John Erle Davis

John Erle Davis, the recipient of Laura's letters recorded in this narrative, was also 29 years old when the U.S. declared war April 6, 1917. Like Laura, his roots were deep in Jennings County, Indiana. His Scots-Irish great-grandfather Phanuel Davis, who'd served as an Ohio Militia sergeant in Detroit in the War of 1812, had established a farm in the county's Campbell Township by 1819. Phanuel's wife was descended from English, Scottish and Protestant-Irish stock who were among the earliest pioneers on the Virginia frontier in the 1700s. Davis's Presbyterian grandfather married an Irish immigrant in 1843, and thereafter that branch of the family was Roman Catholic.

The Davis and Huckleberry farms at one time adjoined at one corner, but in rural Indiana a century ago, Protestants and Catholics scarcely spoke to one another, let alone socialized. Nevertheless, as Laura's wartime letters reveal, she and Erle had been interested in one another since high school days, a relationship growing when they both worked in Chicago in the immediate pre-war years.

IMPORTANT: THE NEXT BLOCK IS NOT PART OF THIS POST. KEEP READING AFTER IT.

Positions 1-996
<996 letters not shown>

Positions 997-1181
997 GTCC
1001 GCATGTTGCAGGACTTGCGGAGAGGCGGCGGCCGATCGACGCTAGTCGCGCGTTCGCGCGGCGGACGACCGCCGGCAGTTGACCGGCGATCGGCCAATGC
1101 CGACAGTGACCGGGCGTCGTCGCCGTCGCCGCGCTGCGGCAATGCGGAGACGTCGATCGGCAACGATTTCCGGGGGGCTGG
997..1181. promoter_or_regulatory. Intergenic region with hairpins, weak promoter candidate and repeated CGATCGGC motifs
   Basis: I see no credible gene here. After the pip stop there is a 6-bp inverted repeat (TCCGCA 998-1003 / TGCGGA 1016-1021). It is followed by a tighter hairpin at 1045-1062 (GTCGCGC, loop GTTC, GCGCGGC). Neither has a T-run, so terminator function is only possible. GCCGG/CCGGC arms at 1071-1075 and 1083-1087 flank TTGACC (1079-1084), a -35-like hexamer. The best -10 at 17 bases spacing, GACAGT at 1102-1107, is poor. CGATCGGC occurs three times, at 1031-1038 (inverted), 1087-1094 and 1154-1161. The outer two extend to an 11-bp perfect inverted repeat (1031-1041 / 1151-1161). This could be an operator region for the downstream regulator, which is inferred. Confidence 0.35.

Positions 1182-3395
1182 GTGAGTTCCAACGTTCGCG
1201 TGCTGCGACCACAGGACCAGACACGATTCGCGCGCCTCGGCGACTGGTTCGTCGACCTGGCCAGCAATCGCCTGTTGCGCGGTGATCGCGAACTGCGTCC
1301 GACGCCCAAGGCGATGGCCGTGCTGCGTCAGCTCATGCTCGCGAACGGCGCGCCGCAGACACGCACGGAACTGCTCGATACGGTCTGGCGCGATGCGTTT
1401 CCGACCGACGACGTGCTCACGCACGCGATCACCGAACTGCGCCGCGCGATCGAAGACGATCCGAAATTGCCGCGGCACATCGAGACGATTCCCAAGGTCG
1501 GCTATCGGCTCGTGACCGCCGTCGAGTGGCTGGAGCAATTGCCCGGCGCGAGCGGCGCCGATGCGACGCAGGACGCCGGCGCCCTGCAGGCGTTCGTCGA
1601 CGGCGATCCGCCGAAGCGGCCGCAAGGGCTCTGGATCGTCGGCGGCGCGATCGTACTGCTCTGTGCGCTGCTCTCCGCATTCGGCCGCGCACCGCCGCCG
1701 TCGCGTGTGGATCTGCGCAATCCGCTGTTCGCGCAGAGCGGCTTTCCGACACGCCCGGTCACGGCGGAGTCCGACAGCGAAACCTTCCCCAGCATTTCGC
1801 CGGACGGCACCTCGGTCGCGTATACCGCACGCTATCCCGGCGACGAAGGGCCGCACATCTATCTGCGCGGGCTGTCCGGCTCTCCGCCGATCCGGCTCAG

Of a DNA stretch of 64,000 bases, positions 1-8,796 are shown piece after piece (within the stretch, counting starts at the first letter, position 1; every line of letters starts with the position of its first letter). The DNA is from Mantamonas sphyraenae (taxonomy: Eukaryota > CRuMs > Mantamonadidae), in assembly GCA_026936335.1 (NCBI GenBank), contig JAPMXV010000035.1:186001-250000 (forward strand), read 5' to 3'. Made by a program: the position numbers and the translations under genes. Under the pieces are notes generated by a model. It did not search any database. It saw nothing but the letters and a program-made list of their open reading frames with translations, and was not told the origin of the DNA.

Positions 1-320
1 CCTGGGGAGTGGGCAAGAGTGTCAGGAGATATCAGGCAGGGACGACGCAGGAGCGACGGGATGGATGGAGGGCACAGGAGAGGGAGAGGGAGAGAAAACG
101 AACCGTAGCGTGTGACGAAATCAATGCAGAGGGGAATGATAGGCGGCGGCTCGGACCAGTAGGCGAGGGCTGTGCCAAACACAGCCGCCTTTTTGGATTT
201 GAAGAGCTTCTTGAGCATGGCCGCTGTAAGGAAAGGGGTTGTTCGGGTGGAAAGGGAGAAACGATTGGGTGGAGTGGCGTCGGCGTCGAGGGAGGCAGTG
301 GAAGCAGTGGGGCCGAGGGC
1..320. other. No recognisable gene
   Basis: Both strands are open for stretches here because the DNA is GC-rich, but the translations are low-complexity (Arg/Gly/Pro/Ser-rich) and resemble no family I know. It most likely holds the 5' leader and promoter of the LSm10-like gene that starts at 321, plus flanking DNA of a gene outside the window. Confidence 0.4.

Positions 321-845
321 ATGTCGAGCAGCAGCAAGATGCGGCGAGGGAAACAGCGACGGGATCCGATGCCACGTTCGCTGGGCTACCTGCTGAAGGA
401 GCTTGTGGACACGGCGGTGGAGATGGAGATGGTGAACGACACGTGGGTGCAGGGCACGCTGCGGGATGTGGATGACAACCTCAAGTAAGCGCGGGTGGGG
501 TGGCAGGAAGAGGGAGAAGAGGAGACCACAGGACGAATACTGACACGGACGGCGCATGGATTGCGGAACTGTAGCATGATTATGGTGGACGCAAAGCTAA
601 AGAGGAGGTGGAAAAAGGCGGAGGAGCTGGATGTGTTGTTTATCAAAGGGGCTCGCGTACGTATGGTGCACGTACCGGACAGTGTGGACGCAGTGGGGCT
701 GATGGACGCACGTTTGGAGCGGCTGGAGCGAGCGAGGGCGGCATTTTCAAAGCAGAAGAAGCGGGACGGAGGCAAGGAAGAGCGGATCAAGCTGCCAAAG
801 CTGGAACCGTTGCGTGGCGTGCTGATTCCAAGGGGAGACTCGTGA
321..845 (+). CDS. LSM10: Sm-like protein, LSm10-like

Erle's father had been a stonemason and foreman of stone-worker crews building roadbeds and bridges for the Baltimore & Ohio Railroad, and was now a clerk in the State government in Indianapolis. Erle was the oldest of three, his siblings being sisters Audrey Elizabeth (Betsy) and Harriet (Hettie). Because he had lived for years with his aunt. Mrs. John N. Rees, her sons Jack and Billy, midshipmen at the U. S. Naval Academy during the war, were like brothers to him.

In 1917, Erle was a journalist who'd dropped out of high school in the 11th grade to learn the printing trade, later becoming a reporter and editor in Louisville, Kansas City and now Chicago. At the time his Illinois State Guard unit was federalized in May 1917, he was an editor with the Western Newspaper Union in Chicago, a syndicated news service for weekly newspapers.